The majority of the year has taken place six feet apart as the world’s top experts continue to grapple with COVID-19, the respiratory virus responsible for hundreds of thousands of deaths around the world while continuing to run rampant with no cure in sight. It’s an unnerving time, one where we don’t know what things will look like tomorrow, let alone three months from now.
With so many unknowns still in play, one thing’s sure—we’ve got to keep going, something Yatao Liu ’08 and his teams at Envista Holdings Corporation understand all too well.
“They’ve been working overtime,” he says. “We all have. Every night I get on my computer and remind them to stop working, to take days off and rest. That’s how motivated they are. They know what’s at stake.”
Liu is Vice President and General Manager, Infection Prevention Business Unit, at Envista, a medical supply company that recently separated as an independent entity from science and technology conglomerate Danaher Corporation. Envista houses a handful of other companies—one is Metrex, which focuses on infection prevention and control in healthcare environments. Its mission is simple: creating a world without preventable infectious diseases, especially healthcare-associated infections—a huge ask even in the best of times. But it’s up to the challenge, and has been since well before day one.
“When China first started reporting cases [of COVID-19], we thought this could be something big,” Liu says. Envista treated it as such, working quickly to figure out how it could help. And help it did: its products (everything from intermediate- and high-level disinfectants and hand hygiene to protective barriers, eye shields, and other forms of personal protective equipment) were centralized to ship to Wuhan to aid frontline healthcare workers in the fight against the pandemic. It began to closely monitor the virus’s spread, and soon sent products and support to South Korea, Italy, and dozens of other countries in need of assistance. To date, Envista has supported more than 80 countries, including the United States, with its products.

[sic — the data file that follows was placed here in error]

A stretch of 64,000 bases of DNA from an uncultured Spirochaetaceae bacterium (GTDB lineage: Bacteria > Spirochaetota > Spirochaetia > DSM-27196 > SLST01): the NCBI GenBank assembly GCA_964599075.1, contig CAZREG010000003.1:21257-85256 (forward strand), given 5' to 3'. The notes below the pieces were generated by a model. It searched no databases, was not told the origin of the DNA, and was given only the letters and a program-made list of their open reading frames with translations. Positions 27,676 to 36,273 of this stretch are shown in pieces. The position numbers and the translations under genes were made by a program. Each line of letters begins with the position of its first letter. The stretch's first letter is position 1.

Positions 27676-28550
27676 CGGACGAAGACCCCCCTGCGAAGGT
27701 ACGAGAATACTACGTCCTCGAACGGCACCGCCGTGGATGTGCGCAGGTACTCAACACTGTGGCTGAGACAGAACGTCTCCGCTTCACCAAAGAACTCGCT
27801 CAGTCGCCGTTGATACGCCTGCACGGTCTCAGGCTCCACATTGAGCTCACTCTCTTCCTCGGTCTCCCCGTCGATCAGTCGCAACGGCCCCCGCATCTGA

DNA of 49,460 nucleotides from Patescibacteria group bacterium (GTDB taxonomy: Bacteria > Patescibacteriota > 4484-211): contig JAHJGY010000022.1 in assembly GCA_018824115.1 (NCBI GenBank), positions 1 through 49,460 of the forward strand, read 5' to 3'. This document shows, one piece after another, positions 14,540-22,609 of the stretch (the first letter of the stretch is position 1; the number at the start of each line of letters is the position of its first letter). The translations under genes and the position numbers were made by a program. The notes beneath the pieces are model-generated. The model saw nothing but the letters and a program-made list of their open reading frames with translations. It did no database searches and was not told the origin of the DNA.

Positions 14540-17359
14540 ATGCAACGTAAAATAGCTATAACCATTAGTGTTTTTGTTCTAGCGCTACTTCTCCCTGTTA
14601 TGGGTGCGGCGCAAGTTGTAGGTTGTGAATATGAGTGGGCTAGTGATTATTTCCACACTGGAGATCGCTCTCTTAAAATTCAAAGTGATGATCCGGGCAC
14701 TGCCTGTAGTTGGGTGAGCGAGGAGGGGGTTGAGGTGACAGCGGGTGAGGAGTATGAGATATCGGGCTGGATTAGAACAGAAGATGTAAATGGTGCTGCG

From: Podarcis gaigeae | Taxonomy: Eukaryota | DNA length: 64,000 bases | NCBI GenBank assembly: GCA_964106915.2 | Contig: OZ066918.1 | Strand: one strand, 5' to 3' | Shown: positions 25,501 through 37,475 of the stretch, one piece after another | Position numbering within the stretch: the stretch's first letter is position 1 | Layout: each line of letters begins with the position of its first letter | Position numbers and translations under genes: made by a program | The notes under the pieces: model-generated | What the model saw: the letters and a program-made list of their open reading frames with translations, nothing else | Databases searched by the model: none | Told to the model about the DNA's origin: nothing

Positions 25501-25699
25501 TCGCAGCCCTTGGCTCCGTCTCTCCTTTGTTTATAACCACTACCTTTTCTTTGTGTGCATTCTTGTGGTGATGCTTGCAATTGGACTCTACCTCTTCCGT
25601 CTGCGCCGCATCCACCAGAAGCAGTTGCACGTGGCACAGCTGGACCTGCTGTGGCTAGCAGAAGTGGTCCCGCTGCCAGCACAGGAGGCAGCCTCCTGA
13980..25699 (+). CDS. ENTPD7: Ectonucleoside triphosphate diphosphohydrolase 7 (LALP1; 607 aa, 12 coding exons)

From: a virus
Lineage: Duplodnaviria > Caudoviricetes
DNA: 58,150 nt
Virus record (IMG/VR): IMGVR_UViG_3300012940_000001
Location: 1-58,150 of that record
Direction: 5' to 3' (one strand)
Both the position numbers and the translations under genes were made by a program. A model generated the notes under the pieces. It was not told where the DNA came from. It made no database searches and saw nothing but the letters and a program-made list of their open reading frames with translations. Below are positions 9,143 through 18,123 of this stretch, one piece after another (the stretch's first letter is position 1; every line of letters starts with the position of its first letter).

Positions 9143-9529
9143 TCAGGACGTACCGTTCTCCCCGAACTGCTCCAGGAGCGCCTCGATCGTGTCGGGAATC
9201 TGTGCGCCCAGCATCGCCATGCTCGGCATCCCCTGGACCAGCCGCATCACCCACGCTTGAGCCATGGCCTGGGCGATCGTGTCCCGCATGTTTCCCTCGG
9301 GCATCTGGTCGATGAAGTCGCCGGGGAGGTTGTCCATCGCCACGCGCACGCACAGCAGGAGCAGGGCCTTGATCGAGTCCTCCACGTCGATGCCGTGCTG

With these efforts and more, its research and development group has shown to continuously have its finger on the pulse of a rapidly evolving global situation in more ways than one—something that’s not only impressive, but necessary as days and months continue to go by without a vaccine.
“This is where time is testing us,” Liu says, “but we’re doing the right thing, and I’m proud of us.”
26 Edits Later
Liu’s education and experience—publishing dozens of papers on infectious diseases that have been cited hundreds of times, his expertise being featured on major news networks—makes him perfectly suited to his current position, but this wasn’t always the endgame he had in mind when he began his studies.
Originally from Huainan City, Liu had studied chemical engineering at East China University of Science and Technology, earning bachelor’s and master’s degrees. That course changed in 2003 when his uncle was hospitalized for what should have been a routine surgical procedure—but he contracted a healthcare-associated infection and succumbed to it.